The Daily Gamecock

South Carolina-Iowa game breaks television viewership records, highlights growth surrounding women’s basketball

<p>Basketball fans interact with Gamecock head coach Dawn Staley during the team's open practice on April 6, 2024, ahead of the national championship game at Rocket Mortgage FieldHouse. Staley signed autographs and took selfies with fans during the sold-out open practice.</p>
Basketball fans interact with Gamecock head coach Dawn Staley during the team's open practice on April 6, 2024, ahead of the national championship game at Rocket Mortgage FieldHouse. Staley signed autographs and took selfies with fans during the sold-out open practice.

The buzzer sounding at the end of the national championship game gave the South Carolina women’s basketball team an opportunity to celebrate its on-court accomplishments. The Gamecocks had just clinched its third NCAA Tournament title and completed its first-ever undefeated season, finishing the 2023-24 campaign with a perfect 38-0 record.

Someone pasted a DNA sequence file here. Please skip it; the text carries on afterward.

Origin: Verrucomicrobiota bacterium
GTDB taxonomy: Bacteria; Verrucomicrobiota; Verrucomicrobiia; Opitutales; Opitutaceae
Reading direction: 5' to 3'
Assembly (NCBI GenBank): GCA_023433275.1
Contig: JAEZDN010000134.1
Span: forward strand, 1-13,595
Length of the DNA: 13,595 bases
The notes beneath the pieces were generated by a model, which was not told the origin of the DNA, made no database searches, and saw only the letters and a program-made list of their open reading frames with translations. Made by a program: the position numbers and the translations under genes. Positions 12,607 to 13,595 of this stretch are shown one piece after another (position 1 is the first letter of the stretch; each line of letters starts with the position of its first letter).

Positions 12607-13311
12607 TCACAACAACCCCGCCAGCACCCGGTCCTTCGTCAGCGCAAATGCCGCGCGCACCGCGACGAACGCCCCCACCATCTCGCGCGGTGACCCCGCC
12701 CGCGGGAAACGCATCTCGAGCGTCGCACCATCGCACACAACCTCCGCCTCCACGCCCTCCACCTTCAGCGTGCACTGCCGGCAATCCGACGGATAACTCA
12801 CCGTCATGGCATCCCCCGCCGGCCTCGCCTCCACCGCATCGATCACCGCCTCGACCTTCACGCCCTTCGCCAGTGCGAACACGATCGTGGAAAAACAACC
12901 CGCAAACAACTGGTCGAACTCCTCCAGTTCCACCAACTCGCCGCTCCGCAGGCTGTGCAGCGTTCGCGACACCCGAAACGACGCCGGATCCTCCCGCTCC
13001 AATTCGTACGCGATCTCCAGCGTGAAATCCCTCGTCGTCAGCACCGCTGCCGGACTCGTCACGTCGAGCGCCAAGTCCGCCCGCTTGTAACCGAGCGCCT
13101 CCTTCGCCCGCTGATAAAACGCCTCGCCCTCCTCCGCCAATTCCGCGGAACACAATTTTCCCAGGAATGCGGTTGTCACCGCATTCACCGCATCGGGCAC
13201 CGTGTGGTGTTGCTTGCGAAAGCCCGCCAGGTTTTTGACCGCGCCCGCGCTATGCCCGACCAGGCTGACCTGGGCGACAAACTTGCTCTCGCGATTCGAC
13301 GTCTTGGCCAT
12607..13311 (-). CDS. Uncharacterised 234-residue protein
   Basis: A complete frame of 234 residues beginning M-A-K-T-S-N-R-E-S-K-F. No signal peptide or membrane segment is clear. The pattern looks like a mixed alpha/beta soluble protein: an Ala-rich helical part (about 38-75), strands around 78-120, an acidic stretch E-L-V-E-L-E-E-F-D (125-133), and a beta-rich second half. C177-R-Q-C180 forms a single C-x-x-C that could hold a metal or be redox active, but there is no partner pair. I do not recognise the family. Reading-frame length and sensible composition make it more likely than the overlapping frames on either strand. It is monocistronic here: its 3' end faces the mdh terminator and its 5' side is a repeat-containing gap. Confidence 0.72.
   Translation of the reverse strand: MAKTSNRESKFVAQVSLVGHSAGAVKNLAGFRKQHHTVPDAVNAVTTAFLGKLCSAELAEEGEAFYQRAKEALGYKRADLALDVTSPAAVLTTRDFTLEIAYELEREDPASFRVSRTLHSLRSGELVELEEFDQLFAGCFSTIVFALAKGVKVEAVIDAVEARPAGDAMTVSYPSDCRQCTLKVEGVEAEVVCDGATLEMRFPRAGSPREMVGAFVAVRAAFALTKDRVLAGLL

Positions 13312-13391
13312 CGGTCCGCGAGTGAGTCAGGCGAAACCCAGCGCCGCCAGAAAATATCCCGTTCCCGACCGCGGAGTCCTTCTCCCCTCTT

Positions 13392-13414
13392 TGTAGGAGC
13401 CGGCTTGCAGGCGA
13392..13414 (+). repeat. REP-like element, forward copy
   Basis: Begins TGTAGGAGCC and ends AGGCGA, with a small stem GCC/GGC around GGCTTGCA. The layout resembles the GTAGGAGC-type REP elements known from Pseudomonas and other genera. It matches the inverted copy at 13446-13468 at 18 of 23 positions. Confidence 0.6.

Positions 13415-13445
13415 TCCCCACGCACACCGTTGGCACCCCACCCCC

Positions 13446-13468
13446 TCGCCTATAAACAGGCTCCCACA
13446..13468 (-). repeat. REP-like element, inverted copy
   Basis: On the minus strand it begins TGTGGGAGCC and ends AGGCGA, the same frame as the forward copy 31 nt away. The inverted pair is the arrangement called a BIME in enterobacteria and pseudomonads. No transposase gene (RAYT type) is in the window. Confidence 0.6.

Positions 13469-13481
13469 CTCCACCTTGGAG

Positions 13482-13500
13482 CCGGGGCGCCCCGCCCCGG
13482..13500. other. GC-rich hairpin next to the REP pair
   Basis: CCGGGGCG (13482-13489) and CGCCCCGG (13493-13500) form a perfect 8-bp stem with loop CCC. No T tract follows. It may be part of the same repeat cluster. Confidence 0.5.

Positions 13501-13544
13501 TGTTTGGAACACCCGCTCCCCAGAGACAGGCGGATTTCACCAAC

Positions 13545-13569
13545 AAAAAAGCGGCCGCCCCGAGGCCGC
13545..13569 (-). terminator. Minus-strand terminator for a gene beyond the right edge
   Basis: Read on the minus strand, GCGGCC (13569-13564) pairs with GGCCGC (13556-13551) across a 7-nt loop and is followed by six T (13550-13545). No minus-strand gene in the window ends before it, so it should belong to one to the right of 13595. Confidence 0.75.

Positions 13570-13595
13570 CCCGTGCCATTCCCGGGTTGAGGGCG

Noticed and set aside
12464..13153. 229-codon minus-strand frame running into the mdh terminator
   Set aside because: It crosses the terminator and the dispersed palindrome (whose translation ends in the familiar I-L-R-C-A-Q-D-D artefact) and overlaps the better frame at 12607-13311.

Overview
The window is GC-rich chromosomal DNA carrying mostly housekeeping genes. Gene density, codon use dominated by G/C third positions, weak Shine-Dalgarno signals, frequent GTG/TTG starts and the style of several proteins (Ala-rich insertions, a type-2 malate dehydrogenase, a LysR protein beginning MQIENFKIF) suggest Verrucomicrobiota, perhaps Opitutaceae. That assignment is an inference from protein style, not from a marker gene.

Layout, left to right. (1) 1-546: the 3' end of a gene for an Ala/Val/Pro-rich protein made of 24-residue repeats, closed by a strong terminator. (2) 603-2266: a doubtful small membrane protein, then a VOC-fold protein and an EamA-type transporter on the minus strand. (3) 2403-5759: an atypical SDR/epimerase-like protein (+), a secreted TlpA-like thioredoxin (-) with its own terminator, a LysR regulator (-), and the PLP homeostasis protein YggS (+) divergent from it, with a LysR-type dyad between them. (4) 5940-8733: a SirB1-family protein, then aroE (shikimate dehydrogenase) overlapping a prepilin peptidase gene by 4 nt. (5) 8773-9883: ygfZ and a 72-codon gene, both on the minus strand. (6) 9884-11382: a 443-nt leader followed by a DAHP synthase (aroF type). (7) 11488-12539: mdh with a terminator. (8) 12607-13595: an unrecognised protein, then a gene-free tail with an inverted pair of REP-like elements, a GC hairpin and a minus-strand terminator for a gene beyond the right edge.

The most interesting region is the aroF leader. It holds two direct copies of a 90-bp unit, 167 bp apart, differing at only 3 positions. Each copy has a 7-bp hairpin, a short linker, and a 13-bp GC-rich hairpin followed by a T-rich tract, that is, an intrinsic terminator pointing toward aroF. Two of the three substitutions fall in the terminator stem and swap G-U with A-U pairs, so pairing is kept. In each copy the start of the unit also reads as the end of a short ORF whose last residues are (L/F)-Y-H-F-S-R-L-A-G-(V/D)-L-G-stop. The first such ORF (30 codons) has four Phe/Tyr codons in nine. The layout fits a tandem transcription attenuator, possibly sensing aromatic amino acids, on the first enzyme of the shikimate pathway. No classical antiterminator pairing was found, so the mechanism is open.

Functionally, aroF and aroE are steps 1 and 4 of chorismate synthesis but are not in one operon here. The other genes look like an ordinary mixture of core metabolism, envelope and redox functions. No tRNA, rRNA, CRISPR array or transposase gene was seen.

For South Carolina women’s head basketball coach Dawn Staley, it offered a chance to consider the game's impact beyond the walls of Rocket Mortgage FieldHouse. Staley said in a press conference ahead of the national championship that she hoped it would be “the most-watched game” in women's basketball history.

She reiterated that point after the Gamecocks' victory, partially because of Iowa senior guard Caitlin Clark’s participation in it. 

“I hope we were able to attract some more people by the amount of eyeballs that probably watched our game just because Caitlin was appearing in it,” Staley said

Nielsen’s television viewership figures released on Tuesday confirmed that was the case. The television broadcast of the national championship game averaged 18.9 million viewers and peaked at 24.1 million, the most ever for a college basketball game — men’s or women’s — on an ESPN platform

The game set viewership records when those numbers were extrapolated beyond ESPN and women’s basketball. According to Nielsen, it was the second most-watched women’s sporting event in the history of United States television outside the Olympic Games. Only the 2015 FIFA Women’s World Cup Final between the U.S. women’s national soccer team and Japan received more viewers.